Surely the statement, “mistakes are essential for interior design business success” is a no-brainer? Because interior design is a creative industry. And the definition of creativity is, “the ability to produce or use original and unusual ideas”. Therefore, interior designers need space and time to make mistakes so they can be creative.

However, in the midst of day-to-day reality, this theory often doesn’t hold true. As we regularly label our mistakes as failures. And we tend to have a fear of failure. With good reason. Failure can be embarrassing. More than that, in the professional setting, failure can be costly. Many glittering corporate careers have hit the buffers due to a single high-profile error.

As a consequence, we can keep plugging away with the same idea, the same approach, the same design. Even when we know there are better alternatives. Because this way we can deny any mistakes. Deny any failure.

The sad irony is that fear of failure is the exact opposite of what we need for interior design success. It’s essential that we embrace our mistakes so that we remain creative. But how?

What Interiors Designers May Do

Regularly interior designers take the opportunity to embrace their mistakes in a way that is detrimental to their firm. After several years of investment by their employer, talented designers leave the practice that first hired them. To deliver their best work on behalf of someone else. Often themselves. And to rub salt in the wound, they usually take clients with them. The root cause of this exodus is commonly feelings of frustration and lack of fulfillment caused by curtailed creativity. Assisted by organisational cultures that support a never-ending stream of time-constrained projects. And restrict key decision-making to the directors, with little input from anyone else.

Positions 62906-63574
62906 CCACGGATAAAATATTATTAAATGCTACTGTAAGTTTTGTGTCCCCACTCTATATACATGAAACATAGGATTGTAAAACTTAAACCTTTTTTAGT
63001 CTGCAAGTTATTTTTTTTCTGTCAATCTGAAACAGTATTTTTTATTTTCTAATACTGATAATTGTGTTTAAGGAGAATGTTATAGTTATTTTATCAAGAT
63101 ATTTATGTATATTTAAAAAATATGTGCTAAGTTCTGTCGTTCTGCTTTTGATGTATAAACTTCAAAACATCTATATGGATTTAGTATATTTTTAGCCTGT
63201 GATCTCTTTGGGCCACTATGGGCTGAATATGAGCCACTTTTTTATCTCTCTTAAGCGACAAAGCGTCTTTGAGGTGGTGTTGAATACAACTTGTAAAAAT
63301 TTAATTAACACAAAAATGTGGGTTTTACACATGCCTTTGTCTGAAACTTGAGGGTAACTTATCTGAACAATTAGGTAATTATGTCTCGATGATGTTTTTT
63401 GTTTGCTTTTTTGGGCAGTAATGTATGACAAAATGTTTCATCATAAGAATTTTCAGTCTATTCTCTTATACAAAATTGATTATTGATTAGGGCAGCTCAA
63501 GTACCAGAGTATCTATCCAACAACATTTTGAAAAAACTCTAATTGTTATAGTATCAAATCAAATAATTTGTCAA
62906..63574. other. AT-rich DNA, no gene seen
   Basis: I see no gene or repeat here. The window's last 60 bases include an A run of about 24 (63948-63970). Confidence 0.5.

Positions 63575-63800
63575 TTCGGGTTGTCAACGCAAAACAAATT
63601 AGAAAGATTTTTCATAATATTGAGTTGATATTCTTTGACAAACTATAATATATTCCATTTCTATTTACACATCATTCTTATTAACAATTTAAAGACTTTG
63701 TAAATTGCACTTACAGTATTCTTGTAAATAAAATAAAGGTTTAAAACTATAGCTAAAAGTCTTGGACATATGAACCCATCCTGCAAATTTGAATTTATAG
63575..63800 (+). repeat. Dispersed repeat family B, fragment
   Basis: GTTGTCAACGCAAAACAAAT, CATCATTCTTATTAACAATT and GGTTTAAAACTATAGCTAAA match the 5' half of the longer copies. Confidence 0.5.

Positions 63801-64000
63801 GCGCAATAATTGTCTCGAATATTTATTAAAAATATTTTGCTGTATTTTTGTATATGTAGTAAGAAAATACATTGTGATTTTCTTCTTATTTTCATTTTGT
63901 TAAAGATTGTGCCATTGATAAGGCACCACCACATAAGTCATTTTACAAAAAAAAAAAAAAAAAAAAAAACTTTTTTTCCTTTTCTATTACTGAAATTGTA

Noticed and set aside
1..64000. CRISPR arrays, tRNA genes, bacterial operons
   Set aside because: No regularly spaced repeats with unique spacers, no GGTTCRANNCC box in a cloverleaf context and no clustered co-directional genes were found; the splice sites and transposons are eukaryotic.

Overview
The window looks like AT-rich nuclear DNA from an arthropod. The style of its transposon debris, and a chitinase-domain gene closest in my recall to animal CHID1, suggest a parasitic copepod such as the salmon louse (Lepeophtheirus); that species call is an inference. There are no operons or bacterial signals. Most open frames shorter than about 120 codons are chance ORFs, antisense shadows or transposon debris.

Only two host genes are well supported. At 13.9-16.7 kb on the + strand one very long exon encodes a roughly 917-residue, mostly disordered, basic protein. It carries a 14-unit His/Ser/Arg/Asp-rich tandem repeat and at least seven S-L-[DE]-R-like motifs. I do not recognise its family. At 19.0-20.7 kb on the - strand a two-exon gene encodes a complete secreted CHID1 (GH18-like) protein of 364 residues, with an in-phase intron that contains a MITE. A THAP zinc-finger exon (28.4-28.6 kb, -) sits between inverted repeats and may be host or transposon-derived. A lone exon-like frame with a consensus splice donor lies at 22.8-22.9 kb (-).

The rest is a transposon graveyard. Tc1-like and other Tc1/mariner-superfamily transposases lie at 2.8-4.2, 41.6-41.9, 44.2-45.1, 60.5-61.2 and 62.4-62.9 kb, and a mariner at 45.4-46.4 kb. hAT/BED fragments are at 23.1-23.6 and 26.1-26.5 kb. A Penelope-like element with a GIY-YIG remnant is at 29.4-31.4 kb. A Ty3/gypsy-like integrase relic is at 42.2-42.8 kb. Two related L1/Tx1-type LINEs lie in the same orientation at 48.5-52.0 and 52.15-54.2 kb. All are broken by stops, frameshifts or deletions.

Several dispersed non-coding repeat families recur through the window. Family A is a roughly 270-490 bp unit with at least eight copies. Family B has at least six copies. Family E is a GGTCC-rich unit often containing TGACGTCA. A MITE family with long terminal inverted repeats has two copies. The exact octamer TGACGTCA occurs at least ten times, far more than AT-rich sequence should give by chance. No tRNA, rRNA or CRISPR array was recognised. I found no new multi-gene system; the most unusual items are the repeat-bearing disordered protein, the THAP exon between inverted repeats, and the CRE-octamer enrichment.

How Interior Design Firms Can Change the Pattern

What can practices do to turn inevitable mistakes into catalysts for interior design success? That’s to say, improved staff retention, higher productivity, and more creativity? Of course, there could be a whole catalogue of opportunities. But let’s concentrate on just two

If you’re a director of a firm, ask yourself a question. What is it that drives your ambition? Is it autonomy? Responsibility? Or the ability to set your own creative direction? If it drives your ambition, then it’s likely to drive the aspirations of others. Empowering employees with greater creative freedom and input into key organisational decisions will do wonders for their engagement. As a result, staff turnover will reduce. And productivity will rise.

Avoid the temptation for the project concept big reveal. Firms can see the concept reveal as an opportunity to ‘wow’ the client. But the associated pressure can stifle creativity. Because fear of getting it wrong sends us back down tried and tested routes. Instead, take a little and often approach with clients. Provide the concept to them in frequent bite-size chunks. This not only allows for trial and error which is crucial for creativity. The regular engagement of the client will foster trust. And reduce the tendency for clients to build contingency into project timelines.

Mistakes Stimulate Creativity

In the words of Albert Einstein, “A person that never made a mistake has never tried anything new”. And pursuing new ideas, through trial and error, is fundamental to interior design. Without this pursuit, with its inevitable misfires and restarts, we stifle creativity. This is why mistakes are essential for interior design success.


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